I totally committed to having a trusting and respectful relationship with a woman that is underpinned by self-autonomy and informed choice. I also agree that partnership is a concept that midwifery should be based on at a professional and organisational level. In reality I don't know if partnership can be truly achieved because of inequities of power on both the part of the midwife and the woman, and other external factors impacting on health care practice. I also think that more research is needed to look at what women want from their midwives - do women want to be partners with midwives or are they looking for a respectful, professional relationship? And are we as midwives setting ourselves to fail if we are wanting to achieve partnership with every woman we work with?

On a personal level, I am thinking about how I can work with women as a locum midwife. The challenges for me are to develop a relationship and rapport in a very brief time, and building what the LMC has started. One of the things I have been conscious about is that I do not contradict the LMC or give conflicting advice and information. On the whole this has not been an issue, however, if it did eventuate I would present my opinion and explain why, but counsel the women to check back with her LMC. I also make sure I carefully feedback to the LMC what I have done and why.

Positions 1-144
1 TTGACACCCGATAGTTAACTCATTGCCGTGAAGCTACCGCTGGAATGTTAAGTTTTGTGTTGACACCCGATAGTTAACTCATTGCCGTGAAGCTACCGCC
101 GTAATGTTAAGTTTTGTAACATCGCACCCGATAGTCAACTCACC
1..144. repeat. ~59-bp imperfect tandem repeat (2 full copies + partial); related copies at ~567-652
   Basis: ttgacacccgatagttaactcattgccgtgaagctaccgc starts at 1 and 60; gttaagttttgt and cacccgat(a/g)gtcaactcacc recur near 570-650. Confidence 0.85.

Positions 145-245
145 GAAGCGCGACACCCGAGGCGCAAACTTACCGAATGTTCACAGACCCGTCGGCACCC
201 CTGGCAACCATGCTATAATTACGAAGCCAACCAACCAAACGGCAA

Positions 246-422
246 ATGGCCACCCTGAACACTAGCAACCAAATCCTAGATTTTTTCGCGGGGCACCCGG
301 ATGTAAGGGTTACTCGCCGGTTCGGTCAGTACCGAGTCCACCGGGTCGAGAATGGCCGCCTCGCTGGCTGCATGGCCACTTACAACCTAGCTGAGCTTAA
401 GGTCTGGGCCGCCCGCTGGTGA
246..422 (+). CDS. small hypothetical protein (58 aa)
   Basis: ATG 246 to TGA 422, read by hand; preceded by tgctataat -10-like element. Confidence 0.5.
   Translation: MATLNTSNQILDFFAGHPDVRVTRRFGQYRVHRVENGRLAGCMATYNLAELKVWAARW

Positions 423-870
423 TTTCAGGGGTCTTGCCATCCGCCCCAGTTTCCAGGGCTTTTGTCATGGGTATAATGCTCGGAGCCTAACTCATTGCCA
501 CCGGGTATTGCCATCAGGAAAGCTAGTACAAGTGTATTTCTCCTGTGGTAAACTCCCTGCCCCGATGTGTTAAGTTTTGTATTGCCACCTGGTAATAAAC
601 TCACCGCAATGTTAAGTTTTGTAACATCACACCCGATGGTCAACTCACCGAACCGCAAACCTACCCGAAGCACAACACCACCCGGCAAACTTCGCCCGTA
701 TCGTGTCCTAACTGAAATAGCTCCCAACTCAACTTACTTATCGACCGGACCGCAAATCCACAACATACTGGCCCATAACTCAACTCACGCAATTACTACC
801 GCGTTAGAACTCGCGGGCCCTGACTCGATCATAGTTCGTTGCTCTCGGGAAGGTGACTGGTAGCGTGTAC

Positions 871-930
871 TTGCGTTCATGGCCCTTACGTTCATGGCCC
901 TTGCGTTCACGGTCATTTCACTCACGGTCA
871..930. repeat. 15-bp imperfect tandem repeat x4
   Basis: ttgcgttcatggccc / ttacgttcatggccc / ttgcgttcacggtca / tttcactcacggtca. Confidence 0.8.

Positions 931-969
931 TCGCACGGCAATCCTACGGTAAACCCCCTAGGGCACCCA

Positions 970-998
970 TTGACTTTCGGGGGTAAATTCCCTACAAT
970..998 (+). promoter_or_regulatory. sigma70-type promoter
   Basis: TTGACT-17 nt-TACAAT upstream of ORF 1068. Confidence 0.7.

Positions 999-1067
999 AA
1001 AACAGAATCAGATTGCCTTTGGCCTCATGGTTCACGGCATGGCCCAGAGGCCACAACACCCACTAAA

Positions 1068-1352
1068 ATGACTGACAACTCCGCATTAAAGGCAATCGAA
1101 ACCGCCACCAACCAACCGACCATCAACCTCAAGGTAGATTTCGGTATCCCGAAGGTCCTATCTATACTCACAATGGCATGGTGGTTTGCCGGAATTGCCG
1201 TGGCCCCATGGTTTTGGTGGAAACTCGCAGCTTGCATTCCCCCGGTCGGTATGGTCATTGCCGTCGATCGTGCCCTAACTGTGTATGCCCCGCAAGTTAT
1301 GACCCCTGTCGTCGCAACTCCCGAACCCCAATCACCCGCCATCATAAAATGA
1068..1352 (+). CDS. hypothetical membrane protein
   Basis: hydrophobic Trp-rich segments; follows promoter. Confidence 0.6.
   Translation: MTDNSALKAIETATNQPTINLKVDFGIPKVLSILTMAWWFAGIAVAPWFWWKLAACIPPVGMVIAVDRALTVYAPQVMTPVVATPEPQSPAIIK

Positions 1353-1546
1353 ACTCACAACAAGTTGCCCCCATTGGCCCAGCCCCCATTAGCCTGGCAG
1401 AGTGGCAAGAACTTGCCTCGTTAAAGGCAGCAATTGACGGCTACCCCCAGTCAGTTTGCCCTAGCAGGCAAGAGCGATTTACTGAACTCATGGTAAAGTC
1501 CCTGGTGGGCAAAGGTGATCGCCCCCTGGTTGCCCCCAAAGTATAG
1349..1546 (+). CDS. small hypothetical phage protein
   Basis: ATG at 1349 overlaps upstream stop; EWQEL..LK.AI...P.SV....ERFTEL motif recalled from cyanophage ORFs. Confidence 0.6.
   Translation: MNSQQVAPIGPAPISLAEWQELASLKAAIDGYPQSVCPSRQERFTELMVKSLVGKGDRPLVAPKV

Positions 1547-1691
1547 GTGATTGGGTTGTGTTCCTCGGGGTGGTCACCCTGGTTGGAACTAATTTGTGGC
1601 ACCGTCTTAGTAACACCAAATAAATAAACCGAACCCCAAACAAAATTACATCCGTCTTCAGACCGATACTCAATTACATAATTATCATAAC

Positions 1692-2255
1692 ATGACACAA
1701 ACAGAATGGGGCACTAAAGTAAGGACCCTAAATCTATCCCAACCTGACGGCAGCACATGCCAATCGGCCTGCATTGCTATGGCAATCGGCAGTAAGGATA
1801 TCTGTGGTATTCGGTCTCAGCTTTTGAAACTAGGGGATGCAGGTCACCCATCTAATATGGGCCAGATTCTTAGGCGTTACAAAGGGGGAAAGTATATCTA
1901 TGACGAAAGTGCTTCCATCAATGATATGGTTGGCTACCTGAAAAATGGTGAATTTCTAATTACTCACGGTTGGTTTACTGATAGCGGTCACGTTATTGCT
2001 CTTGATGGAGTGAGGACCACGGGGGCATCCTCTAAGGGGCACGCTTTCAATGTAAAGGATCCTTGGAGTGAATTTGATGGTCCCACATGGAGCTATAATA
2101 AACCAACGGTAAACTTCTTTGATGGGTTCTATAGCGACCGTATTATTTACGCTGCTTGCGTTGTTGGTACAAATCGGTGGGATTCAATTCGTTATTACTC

Turanga kaupapa
The whanau is a vital part of the woman's context and I always acknowledge that. At the same time, it is important to acknowledge that not every woman wants her whole whanau involved - individual personalised care is vital at all times with all ethnicities.

Do I really know what's best for pregnant women?

I am a firm believer in the concept of partnership and continuity of carer. I did have a small glitch with one woman because I dithered about whether to renew my APC and organised for another midwife to carry out her post natal care because I went on 3 weeks holiday. This year I have made up my mind in advance and have organised the renewal of the APC.


I am a firm believer in the concept of partnership and continuity of carer. This was challenged to a degree by the woman who came from out of town to birth, with me as her LMC for birth only. She was determined that she was going to be induced and have an epidural, and that is contrary to my own philosophy of doing things. However, we met in the middle as far as decision marking was concerned, and were both happy in the end, which is what partnership is all about.
What I am interested in exploring further is the concept of choice for women – how much is woman’s choice and how much is standard midwifery practice? Do women get too much choice? Do we use women’s choice as a cop out for making midwifery decisions?

My philosophy of practice